“Horizontal ­windlasses don’t have as much ­contact with the chain,” Thomas says, adding that the wildcat on a horizontal windlass ­typically has 110 degrees of chain ­contact. Conversely, “a vertical windlass has 270 ­degrees of surface contact. Vertical windlasses are better with rope-and-chain rodes, while horizontal windlasses are better-suited for all-chain rodes.”

Because of their fixed-­volume nature, anchor wells often dictate how much rode one can carry, and they can ­influence one’s purchase decisions. “The distance between the windlass to the top of the line stack in the locker matters,” Schutz advises, adding that horizontal windlasses work best if this distance is at least a foot, while vertical designs work best when there’s 12 to 18 inches separating the windlass from the top of the line stack.

The other major design ­difference involves how much of the windlass is situated ­abovedecks. Horizontal windlasses are typically entirely deck-mounted. This frees up bow-locker space, but they occupy more deck real estate than vertical windlasses, which typically employ a belowdecks gear box. While Thomas advises that deck thickness can sometimes steer purchase decisions, given that most vertical windlasses use drive shafts that top out at 5 inches, Cook points out that custom shaft lengths can usually be accommodated. That said, unless you sail a wooden classic, odds are good that your fiberglass deck is only an inch or two thick. 

Besides their design ­orientation, there are a variety of ways to control their ­operation. One common way is to employ deck-mounted foot switches, with one pedal lowering the rode and the other reversing the ­direction of the wildcat to retrieve it. Manufacturers also offer ­handheld controllers, wireless ­key-fob-like controls and even helm-mounted controls. 

Lowering an anchor and its rode is fairly straightforward. Some cruisers install chain or rope counters in the system to help quantify the amount of deployed scope. Others paint the chain and rode at ­regular intervals or use a variety of plastic or cloth markers. It’s worth noting that at present, windlasses still employ solenoids to control the direction in which the wildcat turns. This means that windlasses have yet to become NMEA 2000 compatible, and therefore they currently ­cannot be controlled via the vessel’s chart plotter, a networked smartphone, or a digital-­switching system. However, the experts interviewed for this story suggest that NMEA compatibility is coming in the next year or two.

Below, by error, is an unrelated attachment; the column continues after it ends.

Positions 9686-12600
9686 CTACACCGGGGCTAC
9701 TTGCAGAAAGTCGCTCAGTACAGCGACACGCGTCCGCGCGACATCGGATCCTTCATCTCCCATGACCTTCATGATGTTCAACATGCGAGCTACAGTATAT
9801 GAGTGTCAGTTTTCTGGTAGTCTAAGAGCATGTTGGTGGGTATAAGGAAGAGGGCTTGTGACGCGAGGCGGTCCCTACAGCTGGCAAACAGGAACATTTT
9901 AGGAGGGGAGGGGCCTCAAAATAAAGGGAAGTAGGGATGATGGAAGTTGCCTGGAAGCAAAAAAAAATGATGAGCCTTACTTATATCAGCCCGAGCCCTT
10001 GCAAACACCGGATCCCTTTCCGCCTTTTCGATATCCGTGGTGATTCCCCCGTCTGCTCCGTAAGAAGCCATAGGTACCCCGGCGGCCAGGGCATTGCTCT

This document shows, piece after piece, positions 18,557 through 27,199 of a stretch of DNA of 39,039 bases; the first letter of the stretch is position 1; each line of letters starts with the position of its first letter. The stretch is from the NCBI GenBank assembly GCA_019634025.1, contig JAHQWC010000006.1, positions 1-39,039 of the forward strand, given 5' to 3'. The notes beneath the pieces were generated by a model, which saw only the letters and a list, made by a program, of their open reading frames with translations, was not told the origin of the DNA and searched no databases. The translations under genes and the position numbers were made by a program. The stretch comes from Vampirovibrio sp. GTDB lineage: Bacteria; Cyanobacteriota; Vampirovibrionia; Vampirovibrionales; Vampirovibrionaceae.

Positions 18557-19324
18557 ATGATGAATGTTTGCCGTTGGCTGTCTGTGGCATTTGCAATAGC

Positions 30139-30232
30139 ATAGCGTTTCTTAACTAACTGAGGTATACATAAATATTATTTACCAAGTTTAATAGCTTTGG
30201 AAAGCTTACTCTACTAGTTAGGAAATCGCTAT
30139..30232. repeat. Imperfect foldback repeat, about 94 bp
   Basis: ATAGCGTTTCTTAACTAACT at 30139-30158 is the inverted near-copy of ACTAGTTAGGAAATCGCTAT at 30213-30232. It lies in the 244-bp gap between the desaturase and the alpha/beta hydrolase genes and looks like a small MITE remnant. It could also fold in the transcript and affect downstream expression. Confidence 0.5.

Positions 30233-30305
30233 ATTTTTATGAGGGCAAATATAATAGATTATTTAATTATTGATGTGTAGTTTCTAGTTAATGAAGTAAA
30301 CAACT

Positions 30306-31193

Put It to Use

Once the anchor is set and the scope properly ­adjusted, ­experts suggest transferring the load off the windlass’s gear box and onto independent hardware. If you’re ­running a chain-to-rope rode, the easy solution if all of the chain is out is to tie the rope to a bow cleat. If you’re using an
all-chain rode, manufacturers
offer various hooks and/or
snubbers that attach to a cleat and to a link in the chain, thus transferring the load off the windlass. As an aside, most modern catamarans come with a bridle arrangement that’s been pre-installed and which keeps the rode centered ­between the two hulls.

One of the smartest things anyone told me about sailhandling involves ­constantly looking at the sail or ­running rigging that’s affected when jumping a halyard or ­spinning a winch to ensure that ­something isn’t ­accidentally overloaded. Windlasses are no different. All experts agree that it’s wise to station one crewmember at the bow and another at the helm for ­anchor-retrieval work. They all also strongly recommend keeping the engine in gear (low RPM) and using it to drive the boat toward the anchor, with the forward crew either manually sweating in the rode or using the windlass. Once the rode is taut and near-vertical, it’s best to use the engine—notthe windlass
—to break the anchor’s grip on the seafloor. Once the hook is free, the crew can reengage the windlass, keeping a constant eye on things to ensure that the anchor roller or bow section isn’t damaged by overstraining the system once the anchor is on board.

If used properly, ­windlasses can greatly simplify anchor retrieval, but it goes without saying, just as with any high-torque system, it’s ­critical to pay attention and keep one’s hands clear of lines and ­moving parts.

As with all electrical ­systems, windlasses require DC juice. In a retrofit, this means an owner will ­typically have to run two, or ­possibly three, heavy-gauge cables forward to the bow from the house batteries. If you have a bow thruster installed that’s serviced by a local battery, this well of DC ­power can ­service the windlass too. The experts stressed the ­importance of situating a suitably sized windlass ­breaker as close to the battery as ­possible. “The circuit ­breaker ­protects the wires and the windlass ­motor,” Thomas says, advising that it’s wise to use thermal breakers.

A wildcat to grip the chain, with a gypsy drum above it for rope, gives this windlass from Lewmar versatility. Courtesy The Manufacturer

Given that boatyards typically require two days of labor to install a windlass aboard a 40-footer, it’s tempting for do-it-yourselfers to tackle a windlass refit on their own. “It’s pretty straightforward, but you need to be comfortable cutting holes in fiberglass,” Schutz says, ­adding that vertical windlasses ­usually necessitate ­larger apertures. “It’s not super easy, but if you’re comfortable with power tools, it’s not a deal-breaker. Running the wires is the hardest part.”

Maintenance is the last ­major consideration. Aside from keeping the rode clean and occasionally rinsing it with fresh water, it’s important to use your windlass several times per season (more is better) to ensure that the lubricating oil inside the windlass’s case is evenly distributed along its internal worm drive. “The worm gear is set in oil halfway,” Cook says. “The worm gear can rust out above the oil” if it’s not regularly used. Cook also suggested periodically checking your windlass’s seals to ensure that water isn’t entering the casing and affecting internal oil levels. Schutz recommends that owners with vertical windlasses keep the belowdecks componentry properly painted to avoid rust or ­corrosion—in other words, touch up nicks and dings. Thomas also recommends keeping the system’s clutch cones clean and greased. 

Provided that users apply proper care and maintenance, a modern windlass should ­provide years of great service. And while there’s no ­escaping the added bow weight, this matters only if you’re more ­interested in winning pickle dishes than enjoying peaceful nights in beautiful locales with your friends and family. 

David Schmidt is CW’s ­electronics editor and occasionally writes on other gear topics.

Vendor List

Bainbridge distributes Italwinch:
from $1,060.

Imtra offers windlasses from Muir and Lofrans:; from $1,200.

from $1,000.

Vetus distributes Maxwell windlasses:
from $2,210.

Quick Spa:
from $1,500.

Schaefer Marine carries the Ideal windlass brand:
from $4,000.